Can the music album survive in our time of carelessness?


How would we have listened to The Dark Side of the Moon or Sgt Pepper’s Lonely Hearts Club Band if those albums had been released today? Just as video was believed to have killed the radio star when the MTV era began in the 1980s, the era of music streaming would have killed the very idea of ​​the album that takes the listener on a journey. thematic, sound or narrative. If that sounds like too esoteric an issue to bother, consider a recent Twitter exchange about the shuffle feature and what it says about our Attention Deficit Time.

British singer-songwriter Adele, who recently released her fourth studio album 30, responded to news that Spotify was removing the shuffle button as the default option on albums, thanking the music streaming giant for its “listen”. She tweeted: “We don’t create albums so carefully and haven’t thought through our song list for no reason. Our art tells a story and our stories should be heard as we intended. Whether or not Spotify took this step at Adele’s explicit request – the company responded to its tweet with “only for you” – does not matter. What this exchange highlights is that despite having all types of music, from all over the world, at our fingertips, we have forgotten how to really listen to – and interact with – music. What we do instead is go back and forth between songs, looking for the dopamine hit that comes with each new track. The fact that Spotify counts 30 seconds of playing each song in a single stream is in itself a damning indicator of our unstable listening habits.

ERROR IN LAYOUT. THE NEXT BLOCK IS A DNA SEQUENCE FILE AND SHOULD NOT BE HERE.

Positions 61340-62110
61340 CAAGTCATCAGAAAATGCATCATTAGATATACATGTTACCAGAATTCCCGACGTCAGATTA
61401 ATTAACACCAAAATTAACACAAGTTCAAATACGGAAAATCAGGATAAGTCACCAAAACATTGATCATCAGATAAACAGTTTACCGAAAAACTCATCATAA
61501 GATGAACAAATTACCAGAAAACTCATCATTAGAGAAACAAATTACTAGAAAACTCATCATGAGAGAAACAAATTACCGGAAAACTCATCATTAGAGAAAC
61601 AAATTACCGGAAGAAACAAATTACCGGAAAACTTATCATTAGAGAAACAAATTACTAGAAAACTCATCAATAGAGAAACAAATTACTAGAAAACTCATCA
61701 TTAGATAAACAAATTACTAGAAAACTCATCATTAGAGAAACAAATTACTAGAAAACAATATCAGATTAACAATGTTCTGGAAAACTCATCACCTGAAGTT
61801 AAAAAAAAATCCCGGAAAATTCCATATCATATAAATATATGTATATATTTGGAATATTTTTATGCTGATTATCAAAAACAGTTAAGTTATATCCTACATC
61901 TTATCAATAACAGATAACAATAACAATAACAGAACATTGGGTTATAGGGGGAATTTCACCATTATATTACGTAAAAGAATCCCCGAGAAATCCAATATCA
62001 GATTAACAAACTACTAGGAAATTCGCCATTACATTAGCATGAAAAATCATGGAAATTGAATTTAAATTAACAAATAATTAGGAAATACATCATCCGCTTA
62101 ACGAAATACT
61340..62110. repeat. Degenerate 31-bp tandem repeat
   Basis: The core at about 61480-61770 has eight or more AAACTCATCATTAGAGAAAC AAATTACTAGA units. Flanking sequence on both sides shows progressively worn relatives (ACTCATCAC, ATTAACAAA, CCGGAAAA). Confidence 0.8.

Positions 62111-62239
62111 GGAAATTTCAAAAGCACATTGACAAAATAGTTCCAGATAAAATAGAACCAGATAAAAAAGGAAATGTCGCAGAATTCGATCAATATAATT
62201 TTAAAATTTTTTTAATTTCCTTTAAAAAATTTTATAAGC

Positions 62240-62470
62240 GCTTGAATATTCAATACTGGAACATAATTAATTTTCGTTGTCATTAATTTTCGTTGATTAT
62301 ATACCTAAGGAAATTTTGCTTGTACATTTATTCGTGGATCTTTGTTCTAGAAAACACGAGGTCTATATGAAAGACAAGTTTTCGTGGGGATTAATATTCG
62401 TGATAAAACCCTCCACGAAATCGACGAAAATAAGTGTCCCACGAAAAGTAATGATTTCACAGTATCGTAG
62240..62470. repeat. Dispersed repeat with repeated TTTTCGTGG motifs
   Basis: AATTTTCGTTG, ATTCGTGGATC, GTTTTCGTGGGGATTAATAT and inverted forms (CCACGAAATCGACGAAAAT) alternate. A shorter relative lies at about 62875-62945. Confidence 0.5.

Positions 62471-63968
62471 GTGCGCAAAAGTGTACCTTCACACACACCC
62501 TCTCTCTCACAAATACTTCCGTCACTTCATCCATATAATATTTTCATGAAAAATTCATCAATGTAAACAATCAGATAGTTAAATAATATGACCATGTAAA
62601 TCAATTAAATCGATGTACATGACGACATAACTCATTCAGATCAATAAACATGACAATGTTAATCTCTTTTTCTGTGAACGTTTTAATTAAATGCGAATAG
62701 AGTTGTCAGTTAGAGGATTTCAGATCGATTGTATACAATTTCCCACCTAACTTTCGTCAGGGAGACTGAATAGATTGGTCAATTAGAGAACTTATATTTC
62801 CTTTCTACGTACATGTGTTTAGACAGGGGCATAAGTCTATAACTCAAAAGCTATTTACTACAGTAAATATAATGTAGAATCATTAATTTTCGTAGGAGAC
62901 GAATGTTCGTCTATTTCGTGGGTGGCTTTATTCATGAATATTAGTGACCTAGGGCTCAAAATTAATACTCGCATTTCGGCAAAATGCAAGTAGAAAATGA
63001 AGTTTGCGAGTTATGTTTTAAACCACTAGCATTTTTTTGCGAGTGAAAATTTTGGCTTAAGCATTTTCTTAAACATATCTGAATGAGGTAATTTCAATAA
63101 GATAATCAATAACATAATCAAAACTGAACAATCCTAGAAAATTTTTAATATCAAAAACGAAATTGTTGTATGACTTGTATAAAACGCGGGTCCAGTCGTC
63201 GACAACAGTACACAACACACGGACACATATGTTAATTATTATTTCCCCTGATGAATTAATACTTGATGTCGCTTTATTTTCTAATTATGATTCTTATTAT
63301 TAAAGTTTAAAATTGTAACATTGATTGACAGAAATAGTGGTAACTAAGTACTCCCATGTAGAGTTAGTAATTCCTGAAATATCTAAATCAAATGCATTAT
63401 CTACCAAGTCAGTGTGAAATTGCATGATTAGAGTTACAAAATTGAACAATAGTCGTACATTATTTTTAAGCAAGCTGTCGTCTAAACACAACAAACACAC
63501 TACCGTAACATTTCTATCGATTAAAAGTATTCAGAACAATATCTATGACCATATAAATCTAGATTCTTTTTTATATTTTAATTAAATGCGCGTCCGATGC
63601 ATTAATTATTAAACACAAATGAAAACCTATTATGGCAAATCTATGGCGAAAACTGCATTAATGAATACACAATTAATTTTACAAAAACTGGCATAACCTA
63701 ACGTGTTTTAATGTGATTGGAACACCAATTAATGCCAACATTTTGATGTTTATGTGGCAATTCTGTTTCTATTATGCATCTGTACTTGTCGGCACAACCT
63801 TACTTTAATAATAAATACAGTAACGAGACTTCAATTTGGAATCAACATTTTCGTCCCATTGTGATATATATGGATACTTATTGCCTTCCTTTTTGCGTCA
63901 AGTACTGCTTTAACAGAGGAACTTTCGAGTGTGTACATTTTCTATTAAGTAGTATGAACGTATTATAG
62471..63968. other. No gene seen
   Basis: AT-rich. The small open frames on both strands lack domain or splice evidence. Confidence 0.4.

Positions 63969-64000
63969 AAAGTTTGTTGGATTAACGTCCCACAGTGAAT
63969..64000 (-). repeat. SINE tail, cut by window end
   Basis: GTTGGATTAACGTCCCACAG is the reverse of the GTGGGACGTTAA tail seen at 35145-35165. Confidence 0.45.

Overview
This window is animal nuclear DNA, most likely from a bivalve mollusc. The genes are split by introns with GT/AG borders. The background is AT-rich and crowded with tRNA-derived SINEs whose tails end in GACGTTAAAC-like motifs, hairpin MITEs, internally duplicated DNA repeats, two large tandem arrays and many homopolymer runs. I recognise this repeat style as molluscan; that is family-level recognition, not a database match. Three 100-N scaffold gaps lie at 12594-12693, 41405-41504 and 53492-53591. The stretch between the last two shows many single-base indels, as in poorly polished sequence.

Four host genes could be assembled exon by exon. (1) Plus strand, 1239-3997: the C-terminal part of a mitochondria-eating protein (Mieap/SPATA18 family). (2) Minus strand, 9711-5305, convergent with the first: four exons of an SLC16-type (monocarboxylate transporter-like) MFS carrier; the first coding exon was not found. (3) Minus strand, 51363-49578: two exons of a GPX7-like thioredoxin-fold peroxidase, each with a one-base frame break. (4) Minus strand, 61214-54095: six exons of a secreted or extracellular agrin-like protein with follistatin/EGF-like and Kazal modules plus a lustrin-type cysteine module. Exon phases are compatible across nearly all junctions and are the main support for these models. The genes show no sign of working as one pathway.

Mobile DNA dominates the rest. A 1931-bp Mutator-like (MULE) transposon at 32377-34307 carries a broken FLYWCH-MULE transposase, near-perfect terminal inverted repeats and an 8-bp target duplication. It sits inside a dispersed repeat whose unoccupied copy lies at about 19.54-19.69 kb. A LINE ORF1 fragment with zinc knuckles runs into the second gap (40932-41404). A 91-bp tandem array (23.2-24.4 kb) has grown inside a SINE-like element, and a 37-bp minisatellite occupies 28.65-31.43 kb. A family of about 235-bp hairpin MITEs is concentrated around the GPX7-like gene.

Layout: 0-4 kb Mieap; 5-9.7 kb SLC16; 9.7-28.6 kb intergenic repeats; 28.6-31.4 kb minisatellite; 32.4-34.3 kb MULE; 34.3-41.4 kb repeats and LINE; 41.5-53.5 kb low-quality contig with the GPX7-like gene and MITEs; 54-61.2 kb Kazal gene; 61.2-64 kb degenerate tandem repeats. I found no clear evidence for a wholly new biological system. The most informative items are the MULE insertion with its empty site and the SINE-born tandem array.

Requiems for the music album – one of the greatest artistic concepts of the 20th century – had started being written early when the iPod, with a shuffle feature that gave priority to singles over albums. , has turned the industry upside down. With Adele’s hindsight and Spotify’s assent, I hope these requiems don’t need to be played anytime soon.

This editorial first appeared in the print edition on November 25, 2021 under the title “Just hit play”.


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